School Local Option passes, Mike Oates gets the County nod

The Hood River County School District Local Option Levy renewal passed by a wide margin in the May 15 Primary Election, with 4,120 yes votes and 1,449 no — a 74 to 26 percent split.


Mike Oates

Mike Oates defeated Rich McBride in the race for chairman of the Hood River County Board of Commissioners, by a 67 to 33 percent margin, 3,470 to 1,673.

“I appreciate the support of the people of Hood River. I was pretty humbled by the results, and I will do my best,” said Oates, an Odell orchardist, who will succeed Ron Rivers, who chose not to run again.

Oates said the county budget shortfall will be his main concern once he takes office in January 2019.

“The work really began three or four months ago. I will be attending meetings and following the situation pretty closely,” Oates said.

McBride, who will retain his current seat on the Board of Commissioners, was unavailable for comment. Oates said he and McBride have exchanged emails since the election.

“I look forward to meeting with him and talking over a few things. We talked about ourselves in the campaign,” Oates said. “I have a lot of respect for Rich. He works hard and represents the city well.”

Superintendent Dan Goldman said in a Wednesday message to district staff that the Local Option Levy passage means that for the next five years, the budget committee has the opportunity to levy additional resources to support schools.

Here are other vote highlights from Tuesday, which saw a 42 percent voter turnout.

Oregon House Dist. 52

Anna Williams received 2,112 votes for the Democratic nomination to the Oregon House District 52 seat. Aurora del Val, who had dropped out of the race in April but whose name appeared on the ballot, received 440 votes.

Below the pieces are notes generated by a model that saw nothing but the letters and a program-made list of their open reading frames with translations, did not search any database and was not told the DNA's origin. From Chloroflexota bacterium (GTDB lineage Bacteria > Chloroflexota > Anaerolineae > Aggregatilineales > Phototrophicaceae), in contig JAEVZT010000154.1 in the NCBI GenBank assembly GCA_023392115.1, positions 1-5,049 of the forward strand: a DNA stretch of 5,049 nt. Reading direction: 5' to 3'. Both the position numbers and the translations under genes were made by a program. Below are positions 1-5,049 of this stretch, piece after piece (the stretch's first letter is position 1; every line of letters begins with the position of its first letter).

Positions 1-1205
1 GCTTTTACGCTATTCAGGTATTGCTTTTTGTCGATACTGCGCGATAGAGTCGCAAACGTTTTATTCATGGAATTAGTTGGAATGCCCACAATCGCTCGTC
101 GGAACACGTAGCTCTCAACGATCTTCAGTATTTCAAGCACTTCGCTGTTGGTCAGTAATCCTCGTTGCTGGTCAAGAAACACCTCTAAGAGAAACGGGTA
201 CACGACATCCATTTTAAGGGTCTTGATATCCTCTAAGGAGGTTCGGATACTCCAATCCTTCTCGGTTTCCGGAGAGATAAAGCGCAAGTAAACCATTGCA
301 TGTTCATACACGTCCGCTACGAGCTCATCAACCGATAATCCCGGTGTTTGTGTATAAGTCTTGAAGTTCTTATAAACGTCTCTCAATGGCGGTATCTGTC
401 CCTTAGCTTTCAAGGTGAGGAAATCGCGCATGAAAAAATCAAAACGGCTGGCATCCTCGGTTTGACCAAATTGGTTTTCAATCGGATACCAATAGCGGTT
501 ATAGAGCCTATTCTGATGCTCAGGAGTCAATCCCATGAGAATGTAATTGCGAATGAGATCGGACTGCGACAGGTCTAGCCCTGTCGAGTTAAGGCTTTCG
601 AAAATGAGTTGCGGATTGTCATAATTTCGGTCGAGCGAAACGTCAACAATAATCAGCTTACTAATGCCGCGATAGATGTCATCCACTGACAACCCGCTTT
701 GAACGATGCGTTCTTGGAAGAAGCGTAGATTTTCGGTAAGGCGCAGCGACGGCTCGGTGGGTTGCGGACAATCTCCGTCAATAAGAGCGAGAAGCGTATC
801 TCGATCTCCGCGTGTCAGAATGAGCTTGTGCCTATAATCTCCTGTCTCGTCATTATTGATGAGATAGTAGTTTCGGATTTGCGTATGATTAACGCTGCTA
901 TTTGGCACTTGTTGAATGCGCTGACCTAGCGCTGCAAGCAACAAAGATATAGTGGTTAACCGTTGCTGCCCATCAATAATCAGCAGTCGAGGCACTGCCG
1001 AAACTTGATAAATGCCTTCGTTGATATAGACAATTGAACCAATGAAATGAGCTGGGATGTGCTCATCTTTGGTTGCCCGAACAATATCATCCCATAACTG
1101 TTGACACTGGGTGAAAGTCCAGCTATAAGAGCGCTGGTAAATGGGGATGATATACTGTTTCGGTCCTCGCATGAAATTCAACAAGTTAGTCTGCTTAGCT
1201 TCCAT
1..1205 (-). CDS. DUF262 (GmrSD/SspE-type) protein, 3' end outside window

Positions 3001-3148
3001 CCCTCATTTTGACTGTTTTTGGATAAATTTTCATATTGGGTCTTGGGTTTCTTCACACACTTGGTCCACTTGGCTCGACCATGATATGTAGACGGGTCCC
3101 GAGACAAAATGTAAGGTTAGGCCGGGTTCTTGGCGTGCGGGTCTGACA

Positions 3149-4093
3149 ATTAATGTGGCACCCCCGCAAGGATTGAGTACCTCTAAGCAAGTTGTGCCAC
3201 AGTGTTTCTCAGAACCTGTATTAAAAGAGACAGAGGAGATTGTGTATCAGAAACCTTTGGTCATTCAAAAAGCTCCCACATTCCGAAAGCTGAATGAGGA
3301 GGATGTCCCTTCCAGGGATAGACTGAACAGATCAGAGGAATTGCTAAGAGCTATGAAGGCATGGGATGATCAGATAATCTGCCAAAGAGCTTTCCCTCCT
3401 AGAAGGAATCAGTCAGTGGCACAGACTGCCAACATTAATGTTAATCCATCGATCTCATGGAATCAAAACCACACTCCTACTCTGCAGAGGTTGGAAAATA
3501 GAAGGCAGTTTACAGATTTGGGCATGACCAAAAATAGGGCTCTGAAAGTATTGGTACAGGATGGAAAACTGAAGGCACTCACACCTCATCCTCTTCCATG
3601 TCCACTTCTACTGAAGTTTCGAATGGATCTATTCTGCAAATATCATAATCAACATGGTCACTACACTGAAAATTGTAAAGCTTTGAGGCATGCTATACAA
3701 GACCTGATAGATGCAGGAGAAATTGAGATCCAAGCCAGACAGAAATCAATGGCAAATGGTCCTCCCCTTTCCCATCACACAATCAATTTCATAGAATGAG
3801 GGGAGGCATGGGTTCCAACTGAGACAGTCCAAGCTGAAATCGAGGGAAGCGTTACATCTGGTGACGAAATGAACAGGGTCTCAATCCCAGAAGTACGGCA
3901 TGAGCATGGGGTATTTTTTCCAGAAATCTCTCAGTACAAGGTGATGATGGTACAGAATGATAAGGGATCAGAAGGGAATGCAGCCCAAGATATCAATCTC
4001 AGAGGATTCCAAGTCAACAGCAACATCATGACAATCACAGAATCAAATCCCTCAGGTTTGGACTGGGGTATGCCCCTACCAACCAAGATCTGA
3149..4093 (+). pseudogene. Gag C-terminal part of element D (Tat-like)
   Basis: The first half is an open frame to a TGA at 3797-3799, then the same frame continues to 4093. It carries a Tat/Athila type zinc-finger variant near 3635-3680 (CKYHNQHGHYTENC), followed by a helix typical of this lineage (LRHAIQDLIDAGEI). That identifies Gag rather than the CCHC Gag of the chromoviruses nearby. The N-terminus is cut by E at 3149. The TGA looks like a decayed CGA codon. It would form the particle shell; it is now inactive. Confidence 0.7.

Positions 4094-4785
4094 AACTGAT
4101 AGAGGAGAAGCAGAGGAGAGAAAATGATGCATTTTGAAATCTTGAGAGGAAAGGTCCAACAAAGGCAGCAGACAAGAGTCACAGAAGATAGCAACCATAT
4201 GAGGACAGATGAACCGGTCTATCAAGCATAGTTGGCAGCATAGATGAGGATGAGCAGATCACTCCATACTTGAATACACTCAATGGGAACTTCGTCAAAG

U.S. House Dist. 2

District-wide, Jamie McLeod-Skinner earned the nomination to run in November against Republican incumbent Greg Walden, and her Hood River County total followed the district trend. McLeod-Skinner received 835 county votes, 32 percent, compared to 610 for Jenni Neahring (24 percent) and 375, 233 and 204 for Michael Byrne, James Crary and Eric Burnette, respectively.

Walden received 1,235 of the 1,587 votes in the Republican race.


Oates, a lifelong Odell resident and former Hood River County School District Board, said it was name familiarity that helped him most.

“It’s that longevity. I’ve been here a long time and people know who I am.

“Sometimes when I’m in Hood River I get the feeling I don’t know many people, but when I went around I realized I really do know a lot of people.” Oates credited his campaign team including his daughter, Corinne Dichter, Joella Dethman, and Jean Sheppard.

“I am very humbled,” Oates said. “This has been quite a process. I enjoyed meeting people and talking to them,” he said. “I never thought I would see myself knocking on doors, but I did a lot of it,” in Hood River and in Cascade Locks, he said, “but less up in the valley because I felt I was pretty well known.”

Oates got his start in public service in the late 1970s, when he was appointed to the Hood River County Planning Commission. In the 1990s, he was appointed to and served several years on the school district budget committee and was then elected to the School Board for a total of eight years, and then appointed to the School District Financial Advisory committee for an additional two years.

Oates currently serves on the Hood River Education Foundation Board and has served on several industry boards including the Hood River Grower Shipper Association, the Research Committee, and Chair of the Ag Water Quality Local Advisory Committee.

His most recent county-wide position was on the initial board for re-opening of the Hood River County Library, in 2010.


In his message to district staff, Goldman said, “As a result (of levy passage), the budget we are preparing for next year maintains our current programs and adds a number of teachers and support staff positions at all levels of the school system. In turn, this will lower class sizes in targeted areas, increase our mental health service personnel, expand out career-technical and college readiness programs, increase our ability to provide middle school athletics, and provides resources for field trips and other enriching co-curricular experiences.”

Also in his message to staff, Goldman said, “In a time of unrest and division, it’s clear that all corners of our community believes so strongly in the work you do in service to children. Seventy-four percent of the vote is humbling and a wonderful reflection of our community’s faith in you.” Goldman credited the levy campaign team of Liz Whitmore, Chrissy Reitz, Rich Truax, Deedee Hennessy and Corinda Hankins-Elliott.

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